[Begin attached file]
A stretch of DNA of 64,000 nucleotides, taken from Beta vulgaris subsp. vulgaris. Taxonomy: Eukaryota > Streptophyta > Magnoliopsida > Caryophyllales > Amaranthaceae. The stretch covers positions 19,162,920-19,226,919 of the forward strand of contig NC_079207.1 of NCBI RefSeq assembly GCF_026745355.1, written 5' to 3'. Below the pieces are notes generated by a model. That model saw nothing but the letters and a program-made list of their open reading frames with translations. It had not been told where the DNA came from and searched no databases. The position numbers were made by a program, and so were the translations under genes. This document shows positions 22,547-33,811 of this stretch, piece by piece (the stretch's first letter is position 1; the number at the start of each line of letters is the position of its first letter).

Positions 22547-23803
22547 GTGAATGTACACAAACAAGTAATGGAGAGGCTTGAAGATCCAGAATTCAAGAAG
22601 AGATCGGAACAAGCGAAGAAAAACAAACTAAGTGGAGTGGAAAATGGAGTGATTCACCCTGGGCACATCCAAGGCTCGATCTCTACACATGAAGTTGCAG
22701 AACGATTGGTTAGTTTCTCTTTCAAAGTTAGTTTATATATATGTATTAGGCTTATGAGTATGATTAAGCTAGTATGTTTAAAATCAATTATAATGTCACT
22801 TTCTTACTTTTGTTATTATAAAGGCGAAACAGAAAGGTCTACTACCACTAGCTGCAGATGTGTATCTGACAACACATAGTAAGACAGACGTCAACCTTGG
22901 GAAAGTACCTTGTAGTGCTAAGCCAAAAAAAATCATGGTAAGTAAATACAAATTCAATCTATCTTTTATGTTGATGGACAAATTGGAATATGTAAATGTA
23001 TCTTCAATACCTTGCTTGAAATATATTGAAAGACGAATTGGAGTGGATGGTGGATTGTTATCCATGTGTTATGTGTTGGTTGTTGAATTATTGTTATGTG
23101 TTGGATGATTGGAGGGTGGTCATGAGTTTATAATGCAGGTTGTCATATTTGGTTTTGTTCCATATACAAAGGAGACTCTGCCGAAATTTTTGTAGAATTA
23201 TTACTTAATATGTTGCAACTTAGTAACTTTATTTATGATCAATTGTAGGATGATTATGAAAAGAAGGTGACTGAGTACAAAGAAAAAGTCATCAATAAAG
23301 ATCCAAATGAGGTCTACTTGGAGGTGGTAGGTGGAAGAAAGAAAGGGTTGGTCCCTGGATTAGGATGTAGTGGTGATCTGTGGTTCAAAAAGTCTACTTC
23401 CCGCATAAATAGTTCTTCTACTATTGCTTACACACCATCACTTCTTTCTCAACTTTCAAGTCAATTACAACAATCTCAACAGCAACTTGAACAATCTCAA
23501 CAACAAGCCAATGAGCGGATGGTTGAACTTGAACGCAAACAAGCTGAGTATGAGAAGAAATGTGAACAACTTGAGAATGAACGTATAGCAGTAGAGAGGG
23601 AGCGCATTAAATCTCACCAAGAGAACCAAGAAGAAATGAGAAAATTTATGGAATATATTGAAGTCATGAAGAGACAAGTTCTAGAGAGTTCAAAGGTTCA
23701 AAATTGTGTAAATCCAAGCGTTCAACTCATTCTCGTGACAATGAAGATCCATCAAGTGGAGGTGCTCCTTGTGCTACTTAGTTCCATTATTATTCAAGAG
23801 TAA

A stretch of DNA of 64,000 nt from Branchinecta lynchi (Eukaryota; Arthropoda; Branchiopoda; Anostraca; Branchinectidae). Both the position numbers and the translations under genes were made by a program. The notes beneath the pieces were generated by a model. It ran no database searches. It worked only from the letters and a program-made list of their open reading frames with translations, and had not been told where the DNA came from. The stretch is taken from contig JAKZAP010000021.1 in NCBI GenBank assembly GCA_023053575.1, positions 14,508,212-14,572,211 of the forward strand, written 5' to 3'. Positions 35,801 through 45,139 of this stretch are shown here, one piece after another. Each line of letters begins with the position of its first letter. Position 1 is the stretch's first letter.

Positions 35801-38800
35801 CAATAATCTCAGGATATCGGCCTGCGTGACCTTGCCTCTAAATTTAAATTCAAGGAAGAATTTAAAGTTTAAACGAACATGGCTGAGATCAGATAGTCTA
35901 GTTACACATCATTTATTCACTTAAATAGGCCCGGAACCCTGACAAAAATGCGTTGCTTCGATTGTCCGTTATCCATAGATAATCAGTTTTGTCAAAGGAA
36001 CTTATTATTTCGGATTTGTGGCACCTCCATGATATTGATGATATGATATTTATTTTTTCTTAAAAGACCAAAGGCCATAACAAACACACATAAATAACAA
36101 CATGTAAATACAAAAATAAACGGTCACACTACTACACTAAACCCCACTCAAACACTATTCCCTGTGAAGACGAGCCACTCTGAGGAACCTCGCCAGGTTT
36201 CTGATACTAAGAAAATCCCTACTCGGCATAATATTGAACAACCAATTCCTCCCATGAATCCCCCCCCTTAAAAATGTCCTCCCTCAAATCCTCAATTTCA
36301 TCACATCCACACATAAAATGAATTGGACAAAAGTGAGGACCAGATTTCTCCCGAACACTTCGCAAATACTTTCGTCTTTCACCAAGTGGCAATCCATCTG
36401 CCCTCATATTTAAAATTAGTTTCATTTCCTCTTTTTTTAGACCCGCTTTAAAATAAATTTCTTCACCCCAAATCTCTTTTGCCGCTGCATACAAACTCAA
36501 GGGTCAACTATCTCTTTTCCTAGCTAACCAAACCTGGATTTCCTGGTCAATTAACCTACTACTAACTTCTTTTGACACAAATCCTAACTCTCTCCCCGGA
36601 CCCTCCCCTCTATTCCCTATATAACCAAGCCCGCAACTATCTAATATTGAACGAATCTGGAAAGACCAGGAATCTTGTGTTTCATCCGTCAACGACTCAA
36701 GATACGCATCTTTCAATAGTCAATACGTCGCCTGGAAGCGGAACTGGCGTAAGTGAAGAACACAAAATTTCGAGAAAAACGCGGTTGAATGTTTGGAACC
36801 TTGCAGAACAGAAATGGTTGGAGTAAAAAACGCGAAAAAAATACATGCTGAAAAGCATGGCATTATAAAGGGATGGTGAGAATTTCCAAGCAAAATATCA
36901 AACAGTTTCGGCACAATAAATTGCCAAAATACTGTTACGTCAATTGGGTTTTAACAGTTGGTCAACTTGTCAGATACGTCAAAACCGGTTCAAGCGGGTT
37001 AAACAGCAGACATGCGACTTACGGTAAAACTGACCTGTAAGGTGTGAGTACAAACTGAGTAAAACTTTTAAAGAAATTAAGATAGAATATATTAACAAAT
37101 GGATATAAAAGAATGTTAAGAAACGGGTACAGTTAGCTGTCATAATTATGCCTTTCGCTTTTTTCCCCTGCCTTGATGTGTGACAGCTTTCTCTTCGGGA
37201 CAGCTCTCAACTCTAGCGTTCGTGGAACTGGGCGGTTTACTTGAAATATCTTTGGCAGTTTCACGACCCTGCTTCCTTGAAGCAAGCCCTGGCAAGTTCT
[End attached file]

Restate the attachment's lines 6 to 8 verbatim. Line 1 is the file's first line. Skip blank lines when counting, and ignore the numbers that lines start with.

22801 TTCTTACTTTTGTTATTATAAAGGCGAAACAGAAAGGTCTACTACCACTAGCTGCAGATGTGTATCTGACAACACATAGTAAGACAGACGTCAACCTTGG
22901 GAAAGTACCTTGTAGTGCTAAGCCAAAAAAAATCATGGTAAGTAAATACAAATTCAATCTATCTTTTATGTTGATGGACAAATTGGAATATGTAAATGTA
23001 TCTTCAATACCTTGCTTGAAATATATTGAAAGACGAATTGGAGTGGATGGTGGATTGTTATCCATGTGTTATGTGTTGGTTGTTGAATTATTGTTATGTG